Samsung Electronics has issued an apology to workers who had developed cancer because of working at its semiconductor factories. This puts an end to a decade-long dispute at the world’s biggest chipmaker.
Samsung Electronics co-president Kim Ki-nam said in a statement, “We sincerely apologize to the workers who suffered from illness and their families. We have failed to properly manage health risks at our semiconductor and LCD factories.”
Samsung Electronics happens to be the world’s biggest smartphone manufacturer and chipmaker. It is the flagship subsidiary of the Samsung Group, and the biggest of the family-controlled conglomerates that dominate the economy in South Korea.
In spite of playing a key role in the economy of its home-country, Samsung has also been accused of murky political connections.
Samsung Electronics’ de facto leader Lee Jae-yong was found guilty of bribing the former president Park Geun-hye as a part of the corruption scandal that brought her down. He eventually had to spend almost a year in prison before an appeal was made where most of his convictions were overturned. He was thereafter released.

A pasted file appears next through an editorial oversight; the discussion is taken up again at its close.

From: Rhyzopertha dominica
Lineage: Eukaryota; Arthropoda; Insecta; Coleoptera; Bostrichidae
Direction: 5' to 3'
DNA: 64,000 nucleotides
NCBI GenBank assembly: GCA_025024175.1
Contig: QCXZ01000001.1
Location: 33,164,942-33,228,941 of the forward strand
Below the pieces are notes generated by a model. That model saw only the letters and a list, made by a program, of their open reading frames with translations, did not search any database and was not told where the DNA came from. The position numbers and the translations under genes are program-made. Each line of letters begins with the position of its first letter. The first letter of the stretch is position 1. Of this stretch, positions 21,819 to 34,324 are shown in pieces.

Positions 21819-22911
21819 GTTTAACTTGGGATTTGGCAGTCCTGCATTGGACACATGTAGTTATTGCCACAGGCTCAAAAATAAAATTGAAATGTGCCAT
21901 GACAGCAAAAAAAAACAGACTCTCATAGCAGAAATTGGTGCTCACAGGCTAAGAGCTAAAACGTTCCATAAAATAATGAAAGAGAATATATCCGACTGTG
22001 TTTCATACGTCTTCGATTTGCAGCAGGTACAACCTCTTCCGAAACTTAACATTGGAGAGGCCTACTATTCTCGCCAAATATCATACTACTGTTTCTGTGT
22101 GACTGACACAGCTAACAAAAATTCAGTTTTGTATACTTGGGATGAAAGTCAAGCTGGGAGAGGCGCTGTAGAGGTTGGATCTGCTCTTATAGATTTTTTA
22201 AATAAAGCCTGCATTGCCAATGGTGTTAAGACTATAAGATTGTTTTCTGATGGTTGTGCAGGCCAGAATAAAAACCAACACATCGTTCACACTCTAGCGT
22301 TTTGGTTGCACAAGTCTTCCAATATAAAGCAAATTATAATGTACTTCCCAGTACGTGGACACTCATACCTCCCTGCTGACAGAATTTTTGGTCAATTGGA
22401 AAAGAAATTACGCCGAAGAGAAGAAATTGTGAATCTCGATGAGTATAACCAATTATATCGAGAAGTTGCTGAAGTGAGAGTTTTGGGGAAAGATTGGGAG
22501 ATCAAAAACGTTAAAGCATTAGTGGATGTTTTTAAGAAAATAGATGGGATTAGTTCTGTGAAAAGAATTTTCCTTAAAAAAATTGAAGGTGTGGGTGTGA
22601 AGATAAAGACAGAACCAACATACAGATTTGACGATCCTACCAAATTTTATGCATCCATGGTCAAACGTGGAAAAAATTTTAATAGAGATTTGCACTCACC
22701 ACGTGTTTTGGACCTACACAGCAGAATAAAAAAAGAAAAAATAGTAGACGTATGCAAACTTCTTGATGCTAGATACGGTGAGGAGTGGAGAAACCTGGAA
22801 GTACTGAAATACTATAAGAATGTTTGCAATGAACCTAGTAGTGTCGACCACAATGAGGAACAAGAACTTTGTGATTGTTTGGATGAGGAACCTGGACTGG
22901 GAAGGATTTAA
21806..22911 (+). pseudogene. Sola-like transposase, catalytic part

According to campaign groups, 320 people employed by Samsung Electronics suffered from work-related illnesses, and among them 118 died.
Samsung Electronics has agreed to a deal earlier this month under which it will pay a compensation of up to 150 million won ($133,000) per case.
The deal covers 16 types of cancer, rare illnesses, miscarriages and congenital diseases suffered by the workers’ children. Workers who have worked at Samsung’s plants as far back as 1984 qualify to be claimants.
The scandal had first emerged in 2007 when former workers from Samsung’s semiconductor and display factories in Suwon and their families had said that staff had diagnosed or died of various kinds of cancer.
What followed for the next 10 years were a series of rulings and decisions by courts, Seoul’s state labor welfare agency and a mediation committee. This finally ended today when Samsung Electronics apologized to all those who suffered.
Relatives’ leader Hwang Sang-gi, who lost his 22-year old daughter to leukaemia in 2007, told reporters that he was happy that he could keep the promise he made to her.
However, he added, “The apology honestly was not enough for the families of the victims but we will accept it. No amount of apology will be enough to heal all the insults, the pain of industrial injuries and the suffering of losing one’s family. I cannot forget the pain she and our family went through. Too many people have suffered the same fate.”